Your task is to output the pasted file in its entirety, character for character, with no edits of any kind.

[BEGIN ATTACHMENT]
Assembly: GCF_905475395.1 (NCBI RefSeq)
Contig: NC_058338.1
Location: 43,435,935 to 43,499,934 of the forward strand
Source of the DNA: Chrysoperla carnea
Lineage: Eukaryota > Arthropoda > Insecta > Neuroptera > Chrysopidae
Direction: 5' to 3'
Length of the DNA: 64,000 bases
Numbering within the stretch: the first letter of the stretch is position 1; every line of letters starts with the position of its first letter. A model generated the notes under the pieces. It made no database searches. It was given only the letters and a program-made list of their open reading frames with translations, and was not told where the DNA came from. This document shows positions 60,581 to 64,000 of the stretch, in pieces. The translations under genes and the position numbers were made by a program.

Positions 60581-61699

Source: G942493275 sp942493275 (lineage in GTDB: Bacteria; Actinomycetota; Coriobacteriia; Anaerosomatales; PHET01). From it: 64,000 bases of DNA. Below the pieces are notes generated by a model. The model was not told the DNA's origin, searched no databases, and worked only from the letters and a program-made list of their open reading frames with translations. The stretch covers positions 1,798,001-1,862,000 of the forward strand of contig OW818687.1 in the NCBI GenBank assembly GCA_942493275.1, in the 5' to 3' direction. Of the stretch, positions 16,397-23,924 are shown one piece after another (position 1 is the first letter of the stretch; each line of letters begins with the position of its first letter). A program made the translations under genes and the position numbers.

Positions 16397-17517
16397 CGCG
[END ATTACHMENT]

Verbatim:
Assembly: GCF_905475395.1 (NCBI RefSeq)
Contig: NC_058338.1
Location: 43,435,935 to 43,499,934 of the forward strand
Source of the DNA: Chrysoperla carnea
Lineage: Eukaryota > Arthropoda > Insecta > Neuroptera > Chrysopidae
Direction: 5' to 3'
Length of the DNA: 64,000 bases
Numbering within the stretch: the first letter of the stretch is position 1; every line of letters starts with the position of its first letter. A model generated the notes under the pieces. It made no database searches. It was given only the letters and a program-made list of their open reading frames with translations, and was not told where the DNA came from. This document shows positions 60,581 to 64,000 of the stretch, in pieces. The translations under genes and the position numbers were made by a program.

Positions 60581-61699

Source: G942493275 sp942493275 (lineage in GTDB: Bacteria; Actinomycetota; Coriobacteriia; Anaerosomatales; PHET01). From it: 64,000 bases of DNA. Below the pieces are notes generated by a model. The model was not told the DNA's origin, searched no databases, and worked only from the letters and a program-made list of their open reading frames with translations. The stretch covers positions 1,798,001-1,862,000 of the forward strand of contig OW818687.1 in the NCBI GenBank assembly GCA_942493275.1, in the 5' to 3' direction. Of the stretch, positions 16,397-23,924 are shown one piece after another (position 1 is the first letter of the stretch; each line of letters begins with the position of its first letter). A program made the translations under genes and the position numbers.

Positions 16397-17517
16397 CGCG